American woman sparks furious backlash for ‘tone-deaf’ viral thread about moving to Bali

American woman sparks furious backlash for ‘tone-deaf’ viral thread about moving to Bali
iStock, Twitter

An American woman has sparked heated debate on social media after a thread about her move to Bali went viral.

It seems she may have picked the wrong platform to gush about her new home. While her 20-tweet thread may have worked as an Instagram caption about making dreams come true, over on Twitter people had other thoughts.

The woman in question has since locked her account, but here’s a summary of the thread: after spending most of 2019 out of work, she and her girlfriend decided to try out Bali for six months, where she became a self-employed graphic designer and managed to live in a “treehouse” for just $400, compared to a $1,300 LA studio they were in before. They have now been there for a year, and she says that they are living an “elevated lifestyle” and that Bali was “the perfect medicine” for her physical and emotional health.

She lists the benefits of living in Bali as: safety, low cost of living, luxury lifestyle, queer-friendly, and goes on to share her positive experience as a Black woman with the Black community there. To close out, she links to her ebook Our Bali Life is Yours which helps other people to achieve the same dream. It is currently for sale for $30.

The backlash was immediate, with thousands of replies and quote-tweets, many of which were highlighting the impact that relatively wealthy American migrants have on local communities and gentrification.

Some tried to suggest these points were the equivalent to anti-immigration sentiment in the US, but others highlighted that this ignores the reality of the different power dynamics at play.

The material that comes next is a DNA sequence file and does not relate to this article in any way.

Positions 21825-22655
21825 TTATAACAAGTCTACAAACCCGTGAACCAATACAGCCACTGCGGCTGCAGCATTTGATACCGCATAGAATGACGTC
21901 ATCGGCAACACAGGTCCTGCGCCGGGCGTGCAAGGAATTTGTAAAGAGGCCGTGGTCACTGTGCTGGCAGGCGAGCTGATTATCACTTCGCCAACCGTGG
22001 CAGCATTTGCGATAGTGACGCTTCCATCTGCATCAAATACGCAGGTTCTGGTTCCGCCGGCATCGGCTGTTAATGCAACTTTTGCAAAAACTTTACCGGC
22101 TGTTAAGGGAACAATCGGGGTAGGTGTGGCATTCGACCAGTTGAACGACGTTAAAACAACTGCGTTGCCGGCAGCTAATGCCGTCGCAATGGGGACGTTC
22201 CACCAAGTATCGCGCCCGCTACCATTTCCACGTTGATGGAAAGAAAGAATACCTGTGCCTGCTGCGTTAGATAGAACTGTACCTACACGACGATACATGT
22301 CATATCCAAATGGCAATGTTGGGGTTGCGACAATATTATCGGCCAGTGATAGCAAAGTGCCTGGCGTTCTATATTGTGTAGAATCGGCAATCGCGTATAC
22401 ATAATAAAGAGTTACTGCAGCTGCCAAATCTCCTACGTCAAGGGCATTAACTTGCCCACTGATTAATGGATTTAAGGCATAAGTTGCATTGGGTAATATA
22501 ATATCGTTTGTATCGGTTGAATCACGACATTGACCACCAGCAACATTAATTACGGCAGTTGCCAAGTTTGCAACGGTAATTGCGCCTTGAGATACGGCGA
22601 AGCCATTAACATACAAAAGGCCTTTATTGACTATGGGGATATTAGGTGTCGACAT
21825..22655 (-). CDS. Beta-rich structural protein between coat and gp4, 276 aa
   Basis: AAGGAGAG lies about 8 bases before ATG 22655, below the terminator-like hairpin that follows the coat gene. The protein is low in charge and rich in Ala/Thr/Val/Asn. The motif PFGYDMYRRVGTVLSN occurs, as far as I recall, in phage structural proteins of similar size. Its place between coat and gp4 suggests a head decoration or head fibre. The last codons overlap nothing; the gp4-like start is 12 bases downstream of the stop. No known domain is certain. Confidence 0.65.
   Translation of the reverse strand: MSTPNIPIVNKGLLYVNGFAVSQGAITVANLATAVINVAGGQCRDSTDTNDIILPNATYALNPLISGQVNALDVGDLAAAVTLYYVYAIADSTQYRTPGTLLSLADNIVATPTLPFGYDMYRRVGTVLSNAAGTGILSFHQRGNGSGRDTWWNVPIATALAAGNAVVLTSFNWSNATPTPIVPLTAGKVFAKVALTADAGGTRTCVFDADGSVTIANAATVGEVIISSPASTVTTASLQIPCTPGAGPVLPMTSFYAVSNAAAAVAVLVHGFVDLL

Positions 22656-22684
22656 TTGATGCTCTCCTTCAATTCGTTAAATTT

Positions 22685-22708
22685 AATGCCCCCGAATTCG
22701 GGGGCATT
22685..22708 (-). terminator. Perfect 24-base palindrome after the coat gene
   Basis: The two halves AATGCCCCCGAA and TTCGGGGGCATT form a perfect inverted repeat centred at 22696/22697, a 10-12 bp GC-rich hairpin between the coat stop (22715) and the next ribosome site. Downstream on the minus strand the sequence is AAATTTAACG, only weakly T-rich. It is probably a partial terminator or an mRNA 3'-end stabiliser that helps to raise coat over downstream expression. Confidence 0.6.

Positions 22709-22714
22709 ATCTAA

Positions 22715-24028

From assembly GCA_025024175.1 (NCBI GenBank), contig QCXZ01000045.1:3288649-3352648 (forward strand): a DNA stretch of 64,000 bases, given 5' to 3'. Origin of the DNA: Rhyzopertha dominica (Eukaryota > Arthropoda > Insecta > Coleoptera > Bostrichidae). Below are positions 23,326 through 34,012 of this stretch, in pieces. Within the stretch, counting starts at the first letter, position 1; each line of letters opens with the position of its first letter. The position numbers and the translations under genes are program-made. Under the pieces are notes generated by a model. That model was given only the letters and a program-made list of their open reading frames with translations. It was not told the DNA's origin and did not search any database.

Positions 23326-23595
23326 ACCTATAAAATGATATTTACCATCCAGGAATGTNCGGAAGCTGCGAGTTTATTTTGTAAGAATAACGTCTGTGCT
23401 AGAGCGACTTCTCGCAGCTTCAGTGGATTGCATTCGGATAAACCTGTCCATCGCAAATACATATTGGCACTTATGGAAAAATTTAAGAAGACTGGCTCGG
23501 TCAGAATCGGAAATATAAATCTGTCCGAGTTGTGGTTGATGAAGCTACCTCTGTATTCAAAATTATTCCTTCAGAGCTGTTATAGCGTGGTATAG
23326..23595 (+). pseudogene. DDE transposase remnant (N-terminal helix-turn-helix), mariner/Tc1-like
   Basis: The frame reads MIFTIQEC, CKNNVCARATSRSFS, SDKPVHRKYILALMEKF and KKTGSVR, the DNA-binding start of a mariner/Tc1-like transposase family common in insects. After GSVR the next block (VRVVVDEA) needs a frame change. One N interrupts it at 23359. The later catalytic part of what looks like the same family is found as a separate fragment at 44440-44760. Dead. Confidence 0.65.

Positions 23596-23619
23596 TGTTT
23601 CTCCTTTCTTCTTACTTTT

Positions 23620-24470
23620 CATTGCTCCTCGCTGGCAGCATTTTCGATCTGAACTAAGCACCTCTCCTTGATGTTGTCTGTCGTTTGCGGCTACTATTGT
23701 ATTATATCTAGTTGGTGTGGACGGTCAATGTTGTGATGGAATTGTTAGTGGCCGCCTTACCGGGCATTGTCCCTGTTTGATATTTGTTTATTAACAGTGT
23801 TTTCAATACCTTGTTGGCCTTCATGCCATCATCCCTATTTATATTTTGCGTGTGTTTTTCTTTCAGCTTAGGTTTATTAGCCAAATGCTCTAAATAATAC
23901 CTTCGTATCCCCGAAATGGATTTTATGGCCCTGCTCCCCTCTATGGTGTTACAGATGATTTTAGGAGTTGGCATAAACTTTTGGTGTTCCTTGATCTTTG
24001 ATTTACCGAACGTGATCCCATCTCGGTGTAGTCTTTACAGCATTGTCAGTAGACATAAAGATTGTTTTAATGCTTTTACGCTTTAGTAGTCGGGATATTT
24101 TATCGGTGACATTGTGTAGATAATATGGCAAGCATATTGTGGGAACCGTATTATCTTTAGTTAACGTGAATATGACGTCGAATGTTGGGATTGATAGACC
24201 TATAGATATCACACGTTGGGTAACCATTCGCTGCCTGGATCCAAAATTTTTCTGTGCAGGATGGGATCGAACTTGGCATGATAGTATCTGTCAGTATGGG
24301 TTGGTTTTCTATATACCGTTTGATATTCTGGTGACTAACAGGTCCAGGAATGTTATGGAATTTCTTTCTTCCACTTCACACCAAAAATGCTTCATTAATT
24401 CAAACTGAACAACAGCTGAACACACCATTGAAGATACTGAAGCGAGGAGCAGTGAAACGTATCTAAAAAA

Her comments about living in luxury were also labelled tone-deaf, given that Indonesia is Southeast Asia’s most populous nation and its largest economy, yet around a quarter of the population lives just above the poverty line, with almost 10 per cent living in poverty.

People who are from Indonesia themselves also highlighted how different life is in the country for those without the writer’s American privilege, and the potential damage of encouraging more Americans to move there.

Others took the opportunity to point out the historical and ongoing violence and oppression which exists in Indonesia, but which she didn’t touch upon at all in her thread.

The Papua Conflict in particular has led to accusations against the Indonesian government of human rights violations including torture, extrajudicial killings and politically motivated arrests. 

According to a 2019 report from Amnesty, “the government failed to protect human rights defenders, and restricted the rights to freedom of expression, peaceful assembly and association.”

While Bali is known to be more progressive, especially on LGBTQ+ issues, Indonesian law still discriminates against people for their sexual orientation and fails to protect them from hate crimes and homophobic attacks.

Despite many people branding the thread out-of-touch, there were also many who defended the writer, saying it shouldn’t be the responsibility of a Black queer woman to fix systemic issues affecting the country.

Before locking her account, the user posted one last tweet which seemed to acknowledge the backlash, saying: “The conversations being had here are valid. Though they aren’t the conversations I was having today. They’ve been seen and heard. Just sharing my story with people.”

Meanwhile, “Bali” continues to trend on Twitter as people furiously debate who’s right and who’s wrong in this complex scenario.

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